(The representative for festival said, “The slogan of the festival ‘in the name of music’ is not just words, Tsinandali Festival is widely recognized by some of the world’s most reputable organizations in the classical music industry as a place where music is the centerpiece and everything Tsinandali does for the entire duration of the Festival is dedicated to music, musicians and to the idea of celebrating music as an outstanding form of art bridging important dialogue of peace between all people from around the world.”)
2023 is a huge year for Georgian politics, as the European Union decides whether to allow its candidacy at the end of the year, and, alongside Tbilisi’s pro-Ukrainian and distinctly anti-Russian graffiti, the other thing you notice in the city is just how many EU flags there are, flying pointedly. The animating question of West-leaning sections of Georgian society is not the age-old East meets West question, but the Georgia meets Europe question. The country is sharply divided between the public, who in March polled at over 75 percent in favor of joining the bloc, and the Georgian government—currently led by the Georgian Dream party—who have been accused of moving closer to Moscow, sliding towards authoritarianism, and, most recently, of further derailing the process of joining the EU by threatening to impeach the sitting president, Salome Zourabichvili, for meeting officials in Berlin and Brussels.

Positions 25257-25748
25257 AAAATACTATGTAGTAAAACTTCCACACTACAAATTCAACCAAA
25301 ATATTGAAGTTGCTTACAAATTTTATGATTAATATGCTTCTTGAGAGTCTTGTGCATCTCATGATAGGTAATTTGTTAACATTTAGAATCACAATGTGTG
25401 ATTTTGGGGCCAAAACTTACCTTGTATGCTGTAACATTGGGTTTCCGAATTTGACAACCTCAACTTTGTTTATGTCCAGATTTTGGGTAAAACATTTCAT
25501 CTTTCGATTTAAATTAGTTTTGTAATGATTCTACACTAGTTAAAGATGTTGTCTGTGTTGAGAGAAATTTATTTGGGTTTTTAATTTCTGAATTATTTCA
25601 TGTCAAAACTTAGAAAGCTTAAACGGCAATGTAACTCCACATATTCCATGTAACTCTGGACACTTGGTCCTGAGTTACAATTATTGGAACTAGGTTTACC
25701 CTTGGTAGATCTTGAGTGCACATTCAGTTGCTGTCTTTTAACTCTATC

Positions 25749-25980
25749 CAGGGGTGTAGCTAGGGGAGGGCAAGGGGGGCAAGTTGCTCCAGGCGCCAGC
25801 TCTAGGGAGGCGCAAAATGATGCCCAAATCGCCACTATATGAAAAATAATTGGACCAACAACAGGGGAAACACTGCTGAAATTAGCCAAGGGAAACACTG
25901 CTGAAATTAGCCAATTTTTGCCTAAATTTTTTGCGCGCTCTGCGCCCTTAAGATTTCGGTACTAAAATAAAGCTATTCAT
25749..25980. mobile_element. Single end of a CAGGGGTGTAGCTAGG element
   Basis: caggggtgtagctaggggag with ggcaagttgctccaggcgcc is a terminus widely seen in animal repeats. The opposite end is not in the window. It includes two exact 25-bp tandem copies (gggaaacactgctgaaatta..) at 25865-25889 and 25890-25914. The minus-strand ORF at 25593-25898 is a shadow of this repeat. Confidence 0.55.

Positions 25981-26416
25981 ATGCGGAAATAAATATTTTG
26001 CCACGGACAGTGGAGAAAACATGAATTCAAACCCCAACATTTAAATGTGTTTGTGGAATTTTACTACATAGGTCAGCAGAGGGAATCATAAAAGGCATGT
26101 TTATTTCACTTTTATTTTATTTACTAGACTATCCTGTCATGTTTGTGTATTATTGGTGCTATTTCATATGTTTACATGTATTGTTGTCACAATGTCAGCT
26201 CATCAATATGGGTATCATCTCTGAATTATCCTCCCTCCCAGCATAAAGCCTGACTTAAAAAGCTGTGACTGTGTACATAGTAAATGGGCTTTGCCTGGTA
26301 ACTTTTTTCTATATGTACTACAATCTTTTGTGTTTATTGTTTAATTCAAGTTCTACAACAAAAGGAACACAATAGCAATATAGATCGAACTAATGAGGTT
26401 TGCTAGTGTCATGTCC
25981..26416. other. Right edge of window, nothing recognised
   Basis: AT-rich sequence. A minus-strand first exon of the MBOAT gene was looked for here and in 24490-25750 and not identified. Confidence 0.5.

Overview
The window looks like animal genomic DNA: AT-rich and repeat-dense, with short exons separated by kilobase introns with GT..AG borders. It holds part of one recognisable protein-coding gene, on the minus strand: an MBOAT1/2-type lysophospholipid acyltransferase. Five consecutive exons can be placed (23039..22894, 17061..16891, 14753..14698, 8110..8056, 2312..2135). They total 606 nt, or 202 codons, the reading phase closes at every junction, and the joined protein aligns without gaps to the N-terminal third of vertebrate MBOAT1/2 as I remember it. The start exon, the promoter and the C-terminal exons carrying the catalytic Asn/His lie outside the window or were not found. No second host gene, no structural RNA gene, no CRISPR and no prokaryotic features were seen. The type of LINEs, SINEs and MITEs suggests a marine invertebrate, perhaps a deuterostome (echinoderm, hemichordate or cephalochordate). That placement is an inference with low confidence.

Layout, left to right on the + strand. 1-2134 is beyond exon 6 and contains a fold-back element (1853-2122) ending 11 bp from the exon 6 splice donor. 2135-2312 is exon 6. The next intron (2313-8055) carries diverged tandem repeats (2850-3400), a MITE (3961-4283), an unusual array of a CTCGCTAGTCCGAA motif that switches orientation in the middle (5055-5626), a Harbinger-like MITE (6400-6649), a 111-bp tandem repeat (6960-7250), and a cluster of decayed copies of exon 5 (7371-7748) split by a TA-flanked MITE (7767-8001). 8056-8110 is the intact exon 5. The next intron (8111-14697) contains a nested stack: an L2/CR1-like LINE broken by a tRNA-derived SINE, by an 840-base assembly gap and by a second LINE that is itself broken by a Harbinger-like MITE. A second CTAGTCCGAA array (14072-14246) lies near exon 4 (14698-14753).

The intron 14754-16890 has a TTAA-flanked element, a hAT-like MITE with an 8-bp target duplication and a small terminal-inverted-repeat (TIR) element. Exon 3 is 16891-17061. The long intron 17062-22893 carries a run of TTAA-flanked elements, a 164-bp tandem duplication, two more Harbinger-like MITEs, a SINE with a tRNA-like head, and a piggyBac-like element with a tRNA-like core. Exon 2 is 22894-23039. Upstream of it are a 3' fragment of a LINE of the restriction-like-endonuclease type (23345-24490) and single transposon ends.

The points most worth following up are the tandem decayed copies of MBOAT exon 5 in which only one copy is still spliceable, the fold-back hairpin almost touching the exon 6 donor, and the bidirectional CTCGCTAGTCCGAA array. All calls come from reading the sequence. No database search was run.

The reason for Zourabichvili’s visits was to seek an update on support from within the EU for Georgia’s candidacy. In 2022, the EU passed Georgia over for candidate status, while at the same time putting Ukraine and Moldova through to the next stage. Later, the EU set out 12 recommendations to address before candidacy could be offered to Georgia, a wide-ranging list ranging from judicial and anti-corruption reforms, to the enshrining of human rights and moves to enhance gender equality.
Of particular concern is the EU’s requirement for “de-oligarchization,” as Georgia, a country which has historically glorified the strong man, now bows to the rich man.
(The spokesperson for the Tsinandali Festival said, “Accusing Georgians in being a nation that ‘historically glorified the strong man,’ and ‘bows to rich man’… is an insult to this democratic nation.”)